• Some learners will freeze - Even some kids who I know will happily share their thinking in a small group froze. I believe this must of come from a place of insecurity, i.e. knowing that they were in the same group as the "smart kids", and not want to get shamed for being wrong.
  • Confident kids will convince more capable kids they are wrong - Confidence is key! I had kids working at Early Stage 5 convincing other kids working at Late Six that they themselves were right with their "guesses", while and the mathematical reasoning and computational thinking was wrong. 
  • All of us were going to take some time to get used to this - I talk too much. Both myself and the kids are going to need more practice at this approach before we have any success.
  • It was fun - All of us left the lessons buzzing. 


Second go:
After a week and a bit of staying just the boys and the girls. I finally decided to regroup. Initially I asked each group of boys and girls to split into 2 groups and then combined them from there. I later read that social groupings does not necessarily (and in most cases does not) mean "friend groups". So I rejigged some of the kids around after that. After I had done this, I looked at their current achievement data, and found that the kids had organically done a pretty decent job at mixed ability grouping all on their own! The ability spread was pretty even across both groups, and I hadn't had to do any of the work, fantastic.

What I noticed:

  • It worked a lot better - Both the boys and girls worked together well, and took the lesson far more seriously now that the genders were mixed. However, I'm not sure if this was due to being mixed, or whether it felt more like an 'official' maths group, and therefore should be taken more seriously. Either way it was good news.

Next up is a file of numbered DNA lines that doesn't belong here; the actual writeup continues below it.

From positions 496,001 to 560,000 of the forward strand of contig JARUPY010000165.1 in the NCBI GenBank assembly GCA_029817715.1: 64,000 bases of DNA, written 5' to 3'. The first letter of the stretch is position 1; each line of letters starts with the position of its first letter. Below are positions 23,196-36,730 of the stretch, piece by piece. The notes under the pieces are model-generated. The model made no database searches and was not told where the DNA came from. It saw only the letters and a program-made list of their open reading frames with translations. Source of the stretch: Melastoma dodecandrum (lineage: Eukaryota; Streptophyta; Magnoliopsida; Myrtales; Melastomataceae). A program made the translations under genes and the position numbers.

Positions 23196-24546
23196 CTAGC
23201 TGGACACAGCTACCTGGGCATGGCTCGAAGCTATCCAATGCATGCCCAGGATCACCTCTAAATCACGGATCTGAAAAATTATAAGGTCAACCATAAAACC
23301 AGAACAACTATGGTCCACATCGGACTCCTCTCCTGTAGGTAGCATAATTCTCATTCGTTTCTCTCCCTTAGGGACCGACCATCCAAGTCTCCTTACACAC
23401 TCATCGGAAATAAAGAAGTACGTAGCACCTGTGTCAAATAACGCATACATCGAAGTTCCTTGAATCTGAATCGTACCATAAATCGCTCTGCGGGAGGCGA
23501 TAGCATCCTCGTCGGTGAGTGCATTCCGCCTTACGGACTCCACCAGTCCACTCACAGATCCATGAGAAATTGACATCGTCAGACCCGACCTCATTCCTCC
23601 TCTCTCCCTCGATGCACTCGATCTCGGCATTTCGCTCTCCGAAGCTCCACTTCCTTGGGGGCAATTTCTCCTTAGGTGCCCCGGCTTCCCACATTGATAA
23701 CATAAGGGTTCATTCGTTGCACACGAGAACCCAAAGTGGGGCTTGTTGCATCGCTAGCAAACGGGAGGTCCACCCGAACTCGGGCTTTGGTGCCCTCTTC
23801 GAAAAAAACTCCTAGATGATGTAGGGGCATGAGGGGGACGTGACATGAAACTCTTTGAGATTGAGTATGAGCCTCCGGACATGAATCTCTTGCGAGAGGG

• Confidence was improving - I started seeing less of the initial "hanging back" that I noticed, and more kids were piping up. I also noticed that my higher ability learners were now backing themselves a lot more. Instead of simply trusting the "loud" kids.
  • It was still fun - Aside from a small number of resistant and/ or very quiet kids these lessons are becoming a highlight of the day for everyone. 

I'm looking forward to learning more about the DMIC approach, and getting better at it. It's exciting, and the more I experiment with it, the more confident I feel. I just hope/ fear that I'm not wasting too much precious learning time figuring it all out too much..

Monday, 12 February 2018

A lesson Outline - Bobby Hunter

Here is a brief outline for a DMIC lesson that Bobby shared with us.

10 minutes : Warm up
- Do a problem from last term

5-10 minutes : Launch/ group norms
- Work as a family not a 'team' - this is not a competition, its more like a family working together
- Cooking a feed, where everyone pitches in. No one owns it, it's a shared product
Launch needs a good story

15 minutes : Small group activity
- in small groups tackling the problem

15 minutes : Large group discussion
- Sharing Solutions
- Exploring Thinking

10 minutes : Making connections to the big idea
- Connecting the learning to the big ideas
- Explicitly pointing out what was learnt

Teacher role: anticipate, monitor, select, sequence, connect